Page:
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Officials fear public-health crisis in 10 nations struck by tsunamis

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Dec. 28--MEDAN, Indonesia -- The death toll from the South Asian tsunamis grew to more than 23,000 across the battered region Monday as rescue workers stepped up efforts to recover bodies and provide aid while struggling to reach isolated areas where many more victims may be found.

In 10 countries across a 3,000-mile swath of the Indian Ocean, thousands were missing and millions left homeless. Officials warned that the lack of sanitation and shelter could turn the natural disaster into a public-health crisis.

The United Nations predicted that the relief effort would be the largest in world history. The water inundated some of the world's poorest areas and caused "many billions of dollars" in damage, said UN Undersecretary Jan Egeland.

The death toll remained difficult to determine two days after towering walls of water flooded coastal areas from Thailand to Africa, triggered by a 9.0 magnitude undersea earthquake.

In Indonesia, closest to the epicenter of the quake, officials reported about 5,000 deaths, but Indonesian Vice President Yusuf Kalla said the toll there could reach 25,000, according to the Antara state news agency.

At least 12,500 people died in Sri Lanka and 4,400 in India. Hundreds more deaths were reported in Thailand, Malaysia, Myanmar, Bangladesh, the Maldives, the Seychelles and as far away as Somalia on Africa's eastern coast.

Many of the victims were children, including half of those in Sri Lanka, officials said.

Eight Americans were listed among those killed, and U.S. Embassies in the region were trying to track down hundreds of other U.S. citizens traveling or living in the region.

Surging waters blasted the Indonesian island of Sumatra, hitting with destructive force on the western and northern coasts but also wrapping around to strike the northeast. More than 36 hours after the tsunami struck, communications lines were still cut in some areas of the west, and there were fears the toll would climb.

"The number of dead remains uncertain as more bodies are still believed to be buried under water or rubble," Indonesian television reported.

There were no reports from Meulaboh, a city along Sumatra's northwest coast with a population of 30,000. Rumors circulated that it was nearly destroyed.

Indonesian President Susilo Bambang Yudhoyono visited Banda Aceh, about 150 miles from the quake's epicenter, where scores of cars were overturned in the streets and electrical power was out.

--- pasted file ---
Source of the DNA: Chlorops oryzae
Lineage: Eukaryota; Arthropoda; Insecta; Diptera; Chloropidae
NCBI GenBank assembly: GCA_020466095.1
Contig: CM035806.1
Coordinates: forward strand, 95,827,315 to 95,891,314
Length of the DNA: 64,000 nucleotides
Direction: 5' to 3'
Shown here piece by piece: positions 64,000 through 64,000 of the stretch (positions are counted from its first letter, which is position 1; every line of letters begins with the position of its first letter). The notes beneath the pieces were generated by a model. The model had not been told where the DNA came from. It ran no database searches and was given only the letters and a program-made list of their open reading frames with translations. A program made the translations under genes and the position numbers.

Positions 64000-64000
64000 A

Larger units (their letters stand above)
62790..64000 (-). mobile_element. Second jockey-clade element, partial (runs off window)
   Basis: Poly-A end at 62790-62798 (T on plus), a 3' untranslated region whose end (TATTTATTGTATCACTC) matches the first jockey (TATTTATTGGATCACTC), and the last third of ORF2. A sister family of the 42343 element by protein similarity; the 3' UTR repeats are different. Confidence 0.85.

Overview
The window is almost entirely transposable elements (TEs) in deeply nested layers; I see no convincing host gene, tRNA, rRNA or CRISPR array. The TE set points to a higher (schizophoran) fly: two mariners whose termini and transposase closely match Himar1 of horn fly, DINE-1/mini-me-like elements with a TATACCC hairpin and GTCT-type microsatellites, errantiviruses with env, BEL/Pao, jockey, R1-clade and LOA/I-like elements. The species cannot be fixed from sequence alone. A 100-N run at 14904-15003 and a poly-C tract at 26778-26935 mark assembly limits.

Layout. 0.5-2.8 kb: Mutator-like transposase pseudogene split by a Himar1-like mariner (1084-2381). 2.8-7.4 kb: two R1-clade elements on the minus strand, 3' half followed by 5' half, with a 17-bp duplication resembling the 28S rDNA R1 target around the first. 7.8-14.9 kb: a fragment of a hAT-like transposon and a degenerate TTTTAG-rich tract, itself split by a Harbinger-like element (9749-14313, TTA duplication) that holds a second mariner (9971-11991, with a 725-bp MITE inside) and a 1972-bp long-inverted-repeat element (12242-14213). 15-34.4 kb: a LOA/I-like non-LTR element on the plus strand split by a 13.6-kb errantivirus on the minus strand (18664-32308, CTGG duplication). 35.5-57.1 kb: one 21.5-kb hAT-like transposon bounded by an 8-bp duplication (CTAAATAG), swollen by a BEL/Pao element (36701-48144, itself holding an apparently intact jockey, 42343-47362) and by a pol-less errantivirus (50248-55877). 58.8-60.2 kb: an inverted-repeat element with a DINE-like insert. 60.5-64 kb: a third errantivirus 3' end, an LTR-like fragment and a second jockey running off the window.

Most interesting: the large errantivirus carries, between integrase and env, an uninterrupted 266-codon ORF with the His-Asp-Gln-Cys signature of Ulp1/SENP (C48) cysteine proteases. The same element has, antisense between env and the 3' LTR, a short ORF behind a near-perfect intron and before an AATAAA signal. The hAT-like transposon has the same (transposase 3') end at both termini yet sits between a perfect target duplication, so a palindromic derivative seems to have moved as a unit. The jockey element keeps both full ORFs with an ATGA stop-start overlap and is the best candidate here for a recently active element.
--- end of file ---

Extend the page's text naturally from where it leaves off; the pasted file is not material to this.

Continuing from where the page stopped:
Hospitals struggled to dry out equipment that had been submerged and they were running low on supplies of disinfectant and masks. The president pleaded with victims to "be patient" until adequate emergency supplies arrive.

There were descriptions from Banda Aceh of dozens of bloated bodies littering the streets as soldiers and desperate relatives searched for survivors. About 500 bodies collected by emergency workers lay under plastic tents, rotting in the tropical heat. The supply of body bags was exhausted.

"We have ordered 15,000 troops into the field to search for survivors," Indonesian military spokesman Edy Sulistiadi said. "They are mostly retrieving corpses."

At least 3,000 people died in Banda Aceh, a city of 400,000 and capital of Aceh province. Officials said Indonesia's death toll could skyrocket when the full devastation in Aceh province becomes known.

The situation in Aceh was complicated by the government's low-grade war against separatists in the province, which had been closed to foreign aid workers and reporters. That restriction was lifted Monday.

Across the region, survivors told of watching the shallow waters near beaches quickly recede and then returning as walls of water wiped out entire villages and swept fishermen and swimmers out to sea.

At the hospital in Sri Lanka's southern town of Galle--one of the worst-affected areas in the hardest-hit nation--relatives wandered hallways lined with bodies, searching for loved ones.

A tractor brought in about 15 corpses of mostly women and children, some wrapped in white plastic sheets, while a Buddhist temple across the street tried to help people find their missing.

"The toll is increasing," said Brig. Daya Ratnayake, a military spokesman. "We are finding more bodies."

In Sri Lanka and Indonesia, at least a million people in each nation were driven from their homes.

In Thailand, warships steamed to island resorts to rescue survivors, the government offered thousands of tourists free flights away from the vacation spots hit by the huge waves. At Phuket airport, ambulances dropped off bandaged tourists for flights to Bangkok.

At Khao Lak resort, the Swedish tour operator Fritidsresor said 600 Swedes had not been accounted for.

Jimmy Gorman, 30, of Manchester, England, said he saw 15 bodies, including up to five children and a pregnant woman, on Phi Phi Island, one of Thailand's most popular destinations for Westerners.

"Disaster. Flattened everything," Gorman said. "There's nothing left of it."

Officials in Thailand and Indonesia officials acknowledged that quick public warnings of the gigantic waves could have saved lives. But governments insisted they couldn't have known the true danger because there is no warning system to track tsunamis in the Indian Ocean, and they could not afford the sophisticated equipment to build one.

Australian Prime Minister John Howard said he would investigate what role his country could play in setting up an Indian Ocean warning system.

The head of the British Commonwealth bloc of Britain and its former colonies called for talks on creating a global early warning system for tsunamis.

Tribune news services contributed to this report.


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